Managing Exchange Rates: Achievement of Global Re-Balancing or Evidence of Global Co-Dependency? the United States and Its Trading Partners Have Serious Vested Interests in the Status Quo

By Mann, Catherine L. | Business Economics, July 2004 | Go to article overview

Managing Exchange Rates: Achievement of Global Re-Balancing or Evidence of Global Co-Dependency? the United States and Its Trading Partners Have Serious Vested Interests in the Status Quo


Mann, Catherine L., Business Economics


Long-term global economic health requires that external imbalances and the internal imbalances that support them be corrected by both the United States and its trading partners. The current path of external imbalances appears to be unsustainable, but relying on exchange rate adjustments is unlikely to suffice as long as there is a co-dependency of structural characteristics and policy choices between the United States and its trading partners. There is a real possibility that the entanglements created by this co-dependency cannot be undone by anything short of a global economic crisis.

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How are exchange rates related to the U.S. external accounts and macro policy management? There is no doubt that further depreciation of the dollar will be part of the package of policy moves and economic responses that will yield "global re-balancing." (1) This term implies the complementary narrowing of two imbalances around the world. One is the yawning U.S. current account deficit, and the other is the widely geographically disbursed but nevertheless persistent dependence of the rest of the world on net exports to the United States. Underlying these external imbalances are internal imbalances in both countries and regions with respect to savings and investment and to domestic demand and production.

Is the dollar depreciation to date moving the imbalances along a path of adjustment? Moreover, can any realistic magnitude of change in the value of the dollar do the job of global re-balancing? Relying on exchange rate adjustment is likely to be more difficult than it appears, for evidence suggests a global co-dependency of policy choices and structural characteristics in both the United States and other countries. U.S. structural characteristics and policy choices are revealed in domestic and external behaviors that stand in the way of the dollar 'doing its job' to rectify the U.S. side of the global imbalance. By the same token, policymakers in the rest of the global system, for their own structural reasons, are actively inhibiting the dollar's move toward broad-based depreciation. Taken individually, the U.S. path and the rest-of-world path are not sustainable, but together they may well be sustained for an extended period--thus the term global co-dependency.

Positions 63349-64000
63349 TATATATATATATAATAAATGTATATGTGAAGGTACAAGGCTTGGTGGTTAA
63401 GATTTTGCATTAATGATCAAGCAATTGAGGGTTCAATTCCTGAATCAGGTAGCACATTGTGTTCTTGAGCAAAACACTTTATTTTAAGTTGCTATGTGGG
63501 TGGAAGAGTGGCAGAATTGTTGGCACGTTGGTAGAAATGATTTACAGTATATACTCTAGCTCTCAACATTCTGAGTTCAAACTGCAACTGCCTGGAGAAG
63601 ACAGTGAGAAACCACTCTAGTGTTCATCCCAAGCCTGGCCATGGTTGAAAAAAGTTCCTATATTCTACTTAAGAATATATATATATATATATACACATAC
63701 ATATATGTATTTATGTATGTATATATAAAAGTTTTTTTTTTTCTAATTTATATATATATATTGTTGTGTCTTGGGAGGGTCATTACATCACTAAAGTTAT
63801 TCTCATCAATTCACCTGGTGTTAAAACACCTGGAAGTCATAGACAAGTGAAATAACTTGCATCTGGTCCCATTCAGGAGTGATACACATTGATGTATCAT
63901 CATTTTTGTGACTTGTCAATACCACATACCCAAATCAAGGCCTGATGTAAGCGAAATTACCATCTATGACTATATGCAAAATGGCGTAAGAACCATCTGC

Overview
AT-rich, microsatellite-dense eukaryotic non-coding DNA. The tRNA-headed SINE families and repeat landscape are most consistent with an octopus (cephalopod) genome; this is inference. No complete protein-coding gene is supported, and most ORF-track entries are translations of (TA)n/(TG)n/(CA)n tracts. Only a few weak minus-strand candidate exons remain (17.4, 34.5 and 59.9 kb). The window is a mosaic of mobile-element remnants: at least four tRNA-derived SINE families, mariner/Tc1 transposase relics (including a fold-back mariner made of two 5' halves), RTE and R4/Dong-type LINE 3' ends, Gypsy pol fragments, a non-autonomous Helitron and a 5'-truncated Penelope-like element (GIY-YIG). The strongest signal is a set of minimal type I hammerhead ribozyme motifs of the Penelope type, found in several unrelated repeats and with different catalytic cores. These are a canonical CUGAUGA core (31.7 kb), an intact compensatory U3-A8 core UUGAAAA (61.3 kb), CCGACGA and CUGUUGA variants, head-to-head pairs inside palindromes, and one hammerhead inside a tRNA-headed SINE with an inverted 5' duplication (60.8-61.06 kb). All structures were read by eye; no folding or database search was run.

Hence, in the near-to-medium time period, despite much theory and empirical suggestion that the dollar should depreciate a lot, it likely will not; and global imbalances are likely to widen further. Global co-dependency, which keeps the dollar from steady and significant depreciation and keeps the current configuration of global imbalances in place, could have a very long duration. But, with cumulative imbalances weighing ever more heavily on the individual countries and the global system, it will become increasingly difficult to untangle the global co-dependency without precipitating a crisis in currencies, international exchange of goods and financial assets, and domestic and global growth.

The Dollar and Global Re-Balancing in Historical Perspective

The dollar has played a role in global re-balancing in the past. Figure 1 shows the historical record of the current account, trade balance, and the Federal Reserve's broad real effective exchange rate (REER)

index for the dollar. The current account is driven predominantly by trade in goods and services, which in turn is largely determined by U.S. and foreign income growth, along with relative prices, for which the exchange value of the dollar is a good proxy.

With respect to growth differentials, movements in the U.S. trade balance are in part influenced by the degree to which the U.S. and foreign economic cycles are out of sync (Ch. 8 in Mann, 1999 and Mann, 2002). In the early 1980s, and again in the early 1990s, the U.S. economy slipped into recession and imports slowed. During those cycles, world growth remained relatively robust, so U.S. exports rose. …

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